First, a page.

Chelsea and Galatasaray clash Tuesday in a critical game that could decide both team’s seasons, just three weeks since their riveting 1-1 draw in Istanbul. At stake at the Bridge is their UEFA Champions League fate, as the quarterfinals beckon (live, FOX Sports 1, 3 p.m ET).
If we’re being honest, their last game was the only Round of 16 game that lived up to the hype. In the weird near-sweep of wins by the away teams — only Olympiakos won at home, against Manchester United — this was the only tie, and it’s certainly the matchup that’s hardest to call going into the return leg.
As you might remember, the Feb. 26 march proved that old soccer cliche: it was a tale of two halves. Chelsea came out strong and got a 9th minute lead through Fernando Torres, but Galatasaray bossed the second half and Aurelien Chedjou bagged a deserved equalizer in the 64th minute. And so they are square, but Chelsea has a slight edge given the away goals rule.
But, in losing their weekend game to Aston Villa 1-0, a defeat that was not undeserved (two Chelsea players were sent off) the league-leading Blues opened the door for their rivals in the Premier League race. Liverpool and Arsenal gratefully kicked it open, in spite of their tough away matches, beating Manchester United 3-0 and Tottenham Hotspur 1-0, respectively.
If their pursuers win the various games they have in hand, Chelsea could fall out of the lead and trail Manchester City by three points; while the Reds and the Gunners would each just be a point behind. And since Arsenal cross London to pay a visit to Chelsea on Saturday, even their current, slim lead is in real danger.
Suddenly, there looms the threat that in his first year back, the Specialest, Superest One of them all might not win anything at all. Jose Mourinho’s Chelsea ran aground in both the FA Cup and League Cup fifth rounds, and if Galatasaray triumph here — far from inconceivable, given the European experience coursing through their squad — what looked a successful season at Chelsea just a month ago will turn rather bleak.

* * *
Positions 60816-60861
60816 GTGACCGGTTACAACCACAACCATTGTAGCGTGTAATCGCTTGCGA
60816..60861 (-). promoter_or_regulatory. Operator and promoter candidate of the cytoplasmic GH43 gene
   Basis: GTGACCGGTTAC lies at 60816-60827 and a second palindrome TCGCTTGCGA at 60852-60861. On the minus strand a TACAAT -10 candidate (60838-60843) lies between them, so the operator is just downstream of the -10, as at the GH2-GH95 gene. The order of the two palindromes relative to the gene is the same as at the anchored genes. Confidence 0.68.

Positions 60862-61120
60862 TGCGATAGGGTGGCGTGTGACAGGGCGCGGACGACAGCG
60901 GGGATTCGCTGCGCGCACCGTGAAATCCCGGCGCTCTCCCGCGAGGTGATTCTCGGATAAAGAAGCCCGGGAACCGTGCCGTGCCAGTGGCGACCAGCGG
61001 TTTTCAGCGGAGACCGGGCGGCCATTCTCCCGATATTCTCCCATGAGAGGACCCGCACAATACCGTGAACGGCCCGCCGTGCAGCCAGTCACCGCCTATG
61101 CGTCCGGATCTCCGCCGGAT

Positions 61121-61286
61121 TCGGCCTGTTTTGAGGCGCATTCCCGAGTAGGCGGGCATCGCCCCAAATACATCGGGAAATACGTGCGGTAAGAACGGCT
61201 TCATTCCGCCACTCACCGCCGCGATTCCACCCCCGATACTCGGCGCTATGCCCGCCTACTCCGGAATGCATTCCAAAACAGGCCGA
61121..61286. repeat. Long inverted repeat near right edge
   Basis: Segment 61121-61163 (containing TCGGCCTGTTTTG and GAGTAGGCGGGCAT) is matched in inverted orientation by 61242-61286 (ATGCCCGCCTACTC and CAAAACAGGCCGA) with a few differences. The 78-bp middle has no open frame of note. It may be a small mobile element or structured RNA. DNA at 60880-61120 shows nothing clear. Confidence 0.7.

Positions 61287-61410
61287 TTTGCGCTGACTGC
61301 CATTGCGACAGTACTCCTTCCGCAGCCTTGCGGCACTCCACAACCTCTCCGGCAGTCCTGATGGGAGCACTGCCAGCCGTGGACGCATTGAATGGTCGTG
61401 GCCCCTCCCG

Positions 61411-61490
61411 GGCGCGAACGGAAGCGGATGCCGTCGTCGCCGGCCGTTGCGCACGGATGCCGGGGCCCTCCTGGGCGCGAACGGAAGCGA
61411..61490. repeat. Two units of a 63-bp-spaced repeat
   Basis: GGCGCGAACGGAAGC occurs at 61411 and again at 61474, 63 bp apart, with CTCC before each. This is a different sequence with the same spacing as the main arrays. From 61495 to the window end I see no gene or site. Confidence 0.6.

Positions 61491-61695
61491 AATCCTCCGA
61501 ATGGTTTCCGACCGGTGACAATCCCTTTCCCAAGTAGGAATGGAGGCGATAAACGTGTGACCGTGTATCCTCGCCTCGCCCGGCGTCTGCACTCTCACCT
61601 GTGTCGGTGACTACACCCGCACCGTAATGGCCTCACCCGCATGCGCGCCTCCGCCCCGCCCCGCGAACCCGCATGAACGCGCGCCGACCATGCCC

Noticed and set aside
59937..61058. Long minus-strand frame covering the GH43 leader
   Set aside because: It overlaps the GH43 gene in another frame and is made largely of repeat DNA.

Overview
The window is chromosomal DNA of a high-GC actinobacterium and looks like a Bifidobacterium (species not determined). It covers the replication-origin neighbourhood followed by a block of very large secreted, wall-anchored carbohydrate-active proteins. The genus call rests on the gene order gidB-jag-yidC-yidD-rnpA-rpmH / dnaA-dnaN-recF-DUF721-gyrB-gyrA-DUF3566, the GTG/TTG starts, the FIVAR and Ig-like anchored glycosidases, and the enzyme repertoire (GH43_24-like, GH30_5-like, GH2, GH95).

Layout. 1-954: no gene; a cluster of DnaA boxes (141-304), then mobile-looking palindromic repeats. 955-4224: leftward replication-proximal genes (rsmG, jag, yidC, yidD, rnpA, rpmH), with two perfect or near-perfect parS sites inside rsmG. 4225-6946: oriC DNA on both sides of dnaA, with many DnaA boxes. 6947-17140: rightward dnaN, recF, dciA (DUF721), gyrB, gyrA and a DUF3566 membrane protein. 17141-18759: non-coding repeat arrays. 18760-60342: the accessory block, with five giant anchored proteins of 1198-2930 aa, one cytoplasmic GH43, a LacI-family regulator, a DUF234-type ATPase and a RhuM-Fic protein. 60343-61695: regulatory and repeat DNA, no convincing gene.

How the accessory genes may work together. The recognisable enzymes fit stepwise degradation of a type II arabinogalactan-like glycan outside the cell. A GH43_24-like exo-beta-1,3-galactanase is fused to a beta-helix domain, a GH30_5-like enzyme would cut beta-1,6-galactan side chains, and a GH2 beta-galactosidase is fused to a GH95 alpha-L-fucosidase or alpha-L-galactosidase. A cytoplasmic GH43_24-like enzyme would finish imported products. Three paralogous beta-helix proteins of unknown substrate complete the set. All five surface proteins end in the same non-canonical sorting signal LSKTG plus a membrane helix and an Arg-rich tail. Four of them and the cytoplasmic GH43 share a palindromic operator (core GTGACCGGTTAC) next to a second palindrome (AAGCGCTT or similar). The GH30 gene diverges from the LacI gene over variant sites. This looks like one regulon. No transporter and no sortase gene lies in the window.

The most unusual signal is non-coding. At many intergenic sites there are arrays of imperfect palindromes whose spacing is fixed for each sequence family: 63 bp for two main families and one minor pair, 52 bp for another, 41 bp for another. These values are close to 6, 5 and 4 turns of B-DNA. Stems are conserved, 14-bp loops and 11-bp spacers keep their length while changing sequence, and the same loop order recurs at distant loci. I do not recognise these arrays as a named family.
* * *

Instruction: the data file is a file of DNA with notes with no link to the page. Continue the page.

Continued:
Galatasaray, meanwhile, have reached their own tipping point for the year. They haven’t lost a league game since Nov. 10. But by drawing three of their last five games, they have allowed Fenerbahce, who have a game in hand, to open up a five-point lead. The calculus in the Turkish league is pretty simple: Galatasaray have lost just two games, half as many as Fenerbahce and third-place Besiktas. But they have drawn 10 of their 25 games. And so something weird will have to happen for them to win a third consecutive title.
But the Turks have invested heavily of late. They got the big-name, big-money coach in Roberto Mancini. They got the big-time striker, Didier Drogba, and the big-time playmaker, Wesley Sneijder. And surrounding them is a very able — and pricey — supporting cast of midfielders Felipe Melo and Hamit Altintop (who is injured), defenders Aurelien Chedjou (also injured) and Emmanuel Eboue and goalkeeper Fernando Muslera. This is a team assembled to win things, and their window of opportunity is closing a little further with every day that the 36-year-old Drogba ages.
Chelsea, of course, have talent to burn, highlighted by the attacking midfield trifecta of Eden Hazard, Willian and Oscar. But as Mourinho readily admits, his is a young side that needs more sharpening and polishing before it can shine fully.
This game will pit the wits of Mourinho and Mancini, as it did in the first leg. Back then, they maneuvered to a surprising stalemate. Chelsea overran Galatasaray at first. But Mancini clogged up the midfield and gained the upper hand.
Historically, Mourinho has been considered the tactical mastermind, who has thrived in Europe — winning the UEFA Cup and Champions League with FC Porto in 2003 and 2004 and winning the latter competition again with Inter Milan in 2010. Mancini, meanwhile, is considered tactically feeble, and while heâs enjoyed plenty of domestic silverware, he was ousted at Inter — to be succeeded by Mourinho — and City for his inability to take his teams deep into continental competition.
Mancini has done well when he can stockpile talent and bulldoze his way to league titles, but European success has eluded him. Although he took his Lazio side to the semifinals of the UEFA Cup in 2003, his moneyed Inter Milan sides twice stranded in the Champions League quarterfinals, and then twice in the Round of 16. At City, his team flamed out in the group stage in both of his years in that competition.
To do better with Galatasaray, Mancini will first have to outfox Mourinho. They meet with both their seasons in the balance.